XCP on USB: automate initrd rebuild

XCP, the Xen Cloud Platform, is meant to be installed on a regular hard drive. Some folks install on a USB flash drive instead, but the initrd does not include USB support, and will not boot.

A good article to solve this problem for those installing XCP manually is here. Thanks to GoofyGeek on spiceworks.com for the write-up.

For those automating installs with an answer file, here is a quick recipe to automate the solution.

1. The post-install-script

The following script should be run after the root filesystem has been completely installed, but before it has been unmounted. It rebuilds the initrd file with the USB drivers. It also removes the splash screen that covers up informative boot messages and adds a helpful boot message.

#!/bin/bash -x

ROOT=$1

# rebuild initrd with USB drivers
KVERS=`cd $ROOT/lib/modules; echo *xen`
mv $ROOT/boot/initrd-$KVERS.img $ROOT/boot/initrd-$KVERS.img-
chroot $ROOT mkinitrd -v --with-usb --without-multipath /boot/initrd-$KVERS.img $KVERS

# remove annoying splash screen and print a meaningful boot message
chroot $ROOT sed -i.orig -e '/^ *append/s/ \(quiet\|splash\) / /g' -e '/^timeout/ a \
DISPLAY /boot/intro.txt' boot/extlinux.conf
cat > $ROOT/boot/intro.txt
<<EOF
Booting from USB

type 'xe' to boot normally, or just wait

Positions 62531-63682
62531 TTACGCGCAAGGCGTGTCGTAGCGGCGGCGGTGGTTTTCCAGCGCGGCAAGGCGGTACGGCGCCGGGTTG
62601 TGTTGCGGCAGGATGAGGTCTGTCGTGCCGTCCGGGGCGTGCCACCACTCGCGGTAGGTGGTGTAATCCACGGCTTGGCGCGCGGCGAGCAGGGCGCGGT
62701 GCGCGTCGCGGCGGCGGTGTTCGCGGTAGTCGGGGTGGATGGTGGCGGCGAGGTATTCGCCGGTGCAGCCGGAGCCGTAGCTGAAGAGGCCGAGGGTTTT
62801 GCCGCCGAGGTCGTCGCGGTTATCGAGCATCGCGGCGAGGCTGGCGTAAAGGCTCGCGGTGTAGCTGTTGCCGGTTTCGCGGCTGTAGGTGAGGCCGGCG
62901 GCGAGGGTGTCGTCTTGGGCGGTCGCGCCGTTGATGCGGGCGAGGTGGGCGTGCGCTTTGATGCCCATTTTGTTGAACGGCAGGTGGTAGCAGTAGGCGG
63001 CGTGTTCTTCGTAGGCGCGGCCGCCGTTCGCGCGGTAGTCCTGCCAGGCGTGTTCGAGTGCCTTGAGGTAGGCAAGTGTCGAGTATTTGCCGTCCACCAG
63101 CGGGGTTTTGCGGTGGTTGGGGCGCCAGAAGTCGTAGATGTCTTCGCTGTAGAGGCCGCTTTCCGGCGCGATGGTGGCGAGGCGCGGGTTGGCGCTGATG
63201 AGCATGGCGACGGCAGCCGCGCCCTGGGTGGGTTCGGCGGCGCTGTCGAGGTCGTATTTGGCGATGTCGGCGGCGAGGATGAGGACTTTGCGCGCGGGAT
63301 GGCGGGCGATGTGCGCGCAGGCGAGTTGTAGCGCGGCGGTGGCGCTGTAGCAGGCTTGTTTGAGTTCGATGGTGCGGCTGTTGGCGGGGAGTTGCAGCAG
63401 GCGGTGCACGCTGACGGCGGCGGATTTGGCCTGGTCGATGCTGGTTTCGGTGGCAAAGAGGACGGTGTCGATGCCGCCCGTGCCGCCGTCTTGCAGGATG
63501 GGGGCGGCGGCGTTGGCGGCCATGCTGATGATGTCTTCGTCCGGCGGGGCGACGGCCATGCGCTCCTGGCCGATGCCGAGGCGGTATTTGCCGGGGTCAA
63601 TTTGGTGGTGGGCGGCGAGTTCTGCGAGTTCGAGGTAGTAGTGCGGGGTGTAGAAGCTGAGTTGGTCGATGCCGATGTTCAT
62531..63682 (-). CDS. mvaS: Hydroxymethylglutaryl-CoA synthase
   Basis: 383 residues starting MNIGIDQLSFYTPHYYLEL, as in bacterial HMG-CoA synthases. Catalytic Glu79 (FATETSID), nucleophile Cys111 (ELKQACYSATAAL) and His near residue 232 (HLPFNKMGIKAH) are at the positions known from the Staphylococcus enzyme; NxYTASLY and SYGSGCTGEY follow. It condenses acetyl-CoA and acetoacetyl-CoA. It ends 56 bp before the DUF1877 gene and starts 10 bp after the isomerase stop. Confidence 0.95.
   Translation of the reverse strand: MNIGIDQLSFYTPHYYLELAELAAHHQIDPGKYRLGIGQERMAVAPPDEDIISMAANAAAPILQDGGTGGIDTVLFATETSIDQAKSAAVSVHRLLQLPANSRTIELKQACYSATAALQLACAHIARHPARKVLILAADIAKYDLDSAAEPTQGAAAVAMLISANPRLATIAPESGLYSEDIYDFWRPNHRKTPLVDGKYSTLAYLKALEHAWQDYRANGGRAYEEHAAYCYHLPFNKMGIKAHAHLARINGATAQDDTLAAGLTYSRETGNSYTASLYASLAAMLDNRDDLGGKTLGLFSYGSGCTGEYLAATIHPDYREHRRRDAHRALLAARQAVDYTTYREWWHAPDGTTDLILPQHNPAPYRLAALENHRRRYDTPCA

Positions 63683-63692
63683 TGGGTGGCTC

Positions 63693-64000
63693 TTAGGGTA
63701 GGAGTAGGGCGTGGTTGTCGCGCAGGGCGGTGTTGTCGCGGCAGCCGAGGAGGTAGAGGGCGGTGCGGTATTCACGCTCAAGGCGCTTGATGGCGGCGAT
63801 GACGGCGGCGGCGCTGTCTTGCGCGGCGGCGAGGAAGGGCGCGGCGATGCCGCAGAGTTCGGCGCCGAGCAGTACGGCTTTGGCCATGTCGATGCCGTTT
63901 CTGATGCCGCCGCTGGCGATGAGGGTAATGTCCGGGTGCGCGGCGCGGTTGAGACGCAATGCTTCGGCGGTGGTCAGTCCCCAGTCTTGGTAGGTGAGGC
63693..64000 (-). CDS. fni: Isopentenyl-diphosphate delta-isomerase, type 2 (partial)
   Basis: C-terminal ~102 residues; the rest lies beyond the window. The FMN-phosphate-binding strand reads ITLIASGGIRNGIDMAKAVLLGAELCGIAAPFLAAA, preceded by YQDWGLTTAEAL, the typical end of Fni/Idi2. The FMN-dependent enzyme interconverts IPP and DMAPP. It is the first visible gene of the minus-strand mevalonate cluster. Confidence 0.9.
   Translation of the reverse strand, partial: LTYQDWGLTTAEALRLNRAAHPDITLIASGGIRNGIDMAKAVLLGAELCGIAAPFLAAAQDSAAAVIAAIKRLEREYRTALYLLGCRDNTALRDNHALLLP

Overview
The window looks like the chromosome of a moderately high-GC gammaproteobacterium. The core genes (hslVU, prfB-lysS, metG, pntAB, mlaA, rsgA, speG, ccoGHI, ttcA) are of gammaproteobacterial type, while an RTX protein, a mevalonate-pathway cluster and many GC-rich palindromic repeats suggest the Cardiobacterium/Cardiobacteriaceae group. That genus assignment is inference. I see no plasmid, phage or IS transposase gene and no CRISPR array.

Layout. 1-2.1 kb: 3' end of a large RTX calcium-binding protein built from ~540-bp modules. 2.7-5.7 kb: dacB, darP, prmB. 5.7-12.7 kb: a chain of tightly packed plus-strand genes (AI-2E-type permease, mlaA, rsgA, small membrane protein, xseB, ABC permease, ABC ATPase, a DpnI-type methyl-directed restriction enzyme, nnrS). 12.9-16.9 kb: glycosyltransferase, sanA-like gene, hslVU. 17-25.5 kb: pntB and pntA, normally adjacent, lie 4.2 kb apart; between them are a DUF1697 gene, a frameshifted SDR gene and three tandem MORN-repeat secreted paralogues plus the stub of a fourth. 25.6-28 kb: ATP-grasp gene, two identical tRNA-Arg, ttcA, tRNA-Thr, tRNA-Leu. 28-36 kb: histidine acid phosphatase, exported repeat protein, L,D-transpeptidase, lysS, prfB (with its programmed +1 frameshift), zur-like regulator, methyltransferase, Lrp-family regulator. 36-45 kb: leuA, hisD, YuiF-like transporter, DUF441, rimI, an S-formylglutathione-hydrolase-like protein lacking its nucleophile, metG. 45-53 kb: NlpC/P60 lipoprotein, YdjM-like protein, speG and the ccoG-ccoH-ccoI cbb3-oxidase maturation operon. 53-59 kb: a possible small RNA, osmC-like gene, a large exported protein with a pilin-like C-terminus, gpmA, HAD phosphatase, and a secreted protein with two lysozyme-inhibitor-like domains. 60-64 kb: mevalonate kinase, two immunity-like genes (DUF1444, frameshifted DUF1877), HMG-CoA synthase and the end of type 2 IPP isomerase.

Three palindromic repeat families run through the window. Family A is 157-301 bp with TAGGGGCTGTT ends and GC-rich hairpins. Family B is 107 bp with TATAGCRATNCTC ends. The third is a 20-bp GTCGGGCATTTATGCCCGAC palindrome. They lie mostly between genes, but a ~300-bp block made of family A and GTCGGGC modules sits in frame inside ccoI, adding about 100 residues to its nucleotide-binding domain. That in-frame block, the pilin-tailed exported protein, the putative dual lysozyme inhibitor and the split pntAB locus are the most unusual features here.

type 'fallback' to boot a failsafe kernel

EOF

2. Adding the script to the installation

Add the script to the installation by inserting a <script> element into the answer file. For more information, again refer here.

Make the script available on a web server, probably in the same place the answer file is kept. Then add the <script> element to the answer file:

<installation>
[...]
  <script stage="filesystem-populated" type="url">
    http://kickstart-server.example.com/xen-post-script.sh
  </script>
</installation>

The install should now automatically build a new initrd with USB drivers, and the XCP install should come up after the first reboot.

If you have trouble, pull the USB drive and mount it somewhere else. In the support.tar.bz2 tarball, check the install-log file, which has a complete transcript of the install.

In the likely event that these instructions contain mistakes, please submit a comment below. Thanks for reading!

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